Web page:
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SPECIAL ISSUE: INNOVATIVE AUCTION MARKETS Abstract Pay per click (PPC) auctions are used to sell positions in search engines. These auctions have gained increasing commercial impor- tance, and many companies offer software to bid on these auctions. We present a trading agent for PPC auctions that is the first in our knowledge to use an explicit profit objective function. The agent creates a look-ahead plan of its desired bids, which allows it to exhibit intelligent behaviour including the ability to hold back money during expensive periods. We tested the agent in the latter part of 2003 in a live Overture auction. The agent generated four times the number of visits as human managers, in addition to reducing cost and variability. Keywords: PPC, pay per click, exploration, case study, agent, search engine OVERVIEW In this paper we present a trading agent for pay per click (PPC) auc- tions. The agent exhibits many intel- ligent characteristics, including being able to plan ahead, allocate resources between auctions, and automatically explore. The first part of the paper will describe how PPC auctions work, including current automated approaches for bidding on these auctions. The second part will describe the major features of the agent including the formulation of its objective function, the method for estimating statistical functions and exploration strategy. The final part will describe an experiment in which we compared the performance of the agent against human controls. AUCTION MECHANISM A PPC auction is a continuous second-price auction for advertising space in search engines. For instance, if a user types in a search at Google, they will get back a set of listings. At the right hand side of the page there will be some sponsored listings. These sites have paid, on a PPC auction, to have their companies shown after the user has entered a search meeting their specification (see Figure 1). This method of advertising is simi- lar to the telephone Yellow Pages. In the Yellow Pages, advertisers pay more to have larger, more visible advertisements. In PPC, advertisers pay more to be listed higher in the returned results from an online search engine. Each competitor enters a bid b k,t which is the amount they are willing to pay should a customer click on their advertisement in the search results for keyword k at time t . For instance, a company may be prepared to pay up to $11.03 for a customer who typed ‘home loan California’ and $5.02 for a customer who typed ‘home loan’. In general, more spe- cific terms are cheaper but generate less traffic (Figure 2). The auctioneer — a search engine such as Google — sorts all of the bids that participants placed for their key- word. The auctioneer awards posi- tion 1 to the highest bid, position 2 to the second highest bid, and so on.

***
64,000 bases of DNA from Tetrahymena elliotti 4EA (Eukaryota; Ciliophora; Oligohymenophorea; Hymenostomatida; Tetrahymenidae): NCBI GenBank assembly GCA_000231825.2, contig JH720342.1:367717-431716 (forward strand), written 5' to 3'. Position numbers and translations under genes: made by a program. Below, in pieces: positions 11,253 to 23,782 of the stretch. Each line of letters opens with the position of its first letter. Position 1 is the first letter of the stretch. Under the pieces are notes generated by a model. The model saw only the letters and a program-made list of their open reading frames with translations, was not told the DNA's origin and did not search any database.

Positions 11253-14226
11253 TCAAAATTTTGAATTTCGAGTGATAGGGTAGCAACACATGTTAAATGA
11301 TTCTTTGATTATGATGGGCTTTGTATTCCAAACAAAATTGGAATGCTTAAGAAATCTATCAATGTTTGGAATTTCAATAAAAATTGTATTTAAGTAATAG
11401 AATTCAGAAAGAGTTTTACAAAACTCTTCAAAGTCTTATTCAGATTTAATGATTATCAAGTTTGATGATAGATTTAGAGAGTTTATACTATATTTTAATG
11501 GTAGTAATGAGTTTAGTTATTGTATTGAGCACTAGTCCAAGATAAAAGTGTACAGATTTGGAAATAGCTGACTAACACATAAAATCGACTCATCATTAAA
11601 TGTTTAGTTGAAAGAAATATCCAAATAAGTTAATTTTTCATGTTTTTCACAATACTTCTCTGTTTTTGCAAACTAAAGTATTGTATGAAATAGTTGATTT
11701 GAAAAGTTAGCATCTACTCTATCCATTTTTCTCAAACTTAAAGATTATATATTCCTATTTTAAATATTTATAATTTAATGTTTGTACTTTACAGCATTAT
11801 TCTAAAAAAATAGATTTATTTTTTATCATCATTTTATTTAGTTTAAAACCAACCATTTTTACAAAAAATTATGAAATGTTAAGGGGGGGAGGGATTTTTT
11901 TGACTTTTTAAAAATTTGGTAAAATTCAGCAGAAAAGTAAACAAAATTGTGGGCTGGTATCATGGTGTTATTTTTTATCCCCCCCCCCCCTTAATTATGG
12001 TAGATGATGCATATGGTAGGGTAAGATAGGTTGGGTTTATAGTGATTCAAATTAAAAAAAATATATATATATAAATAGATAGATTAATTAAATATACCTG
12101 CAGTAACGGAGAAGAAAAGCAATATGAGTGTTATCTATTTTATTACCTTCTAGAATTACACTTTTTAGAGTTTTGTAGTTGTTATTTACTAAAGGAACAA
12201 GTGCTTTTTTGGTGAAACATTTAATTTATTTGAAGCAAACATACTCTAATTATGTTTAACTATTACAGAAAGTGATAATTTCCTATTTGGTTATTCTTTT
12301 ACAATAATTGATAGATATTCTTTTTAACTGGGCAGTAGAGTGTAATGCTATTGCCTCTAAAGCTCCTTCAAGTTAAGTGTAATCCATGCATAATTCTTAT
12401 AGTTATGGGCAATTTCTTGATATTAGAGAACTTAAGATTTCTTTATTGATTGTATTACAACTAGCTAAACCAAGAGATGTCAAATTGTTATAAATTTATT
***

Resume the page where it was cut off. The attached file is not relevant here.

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This note was uploaded on 12/08/2011 for the course CIS 620 taught by Professor Cis620 during the Fall '08 term at UPenn.

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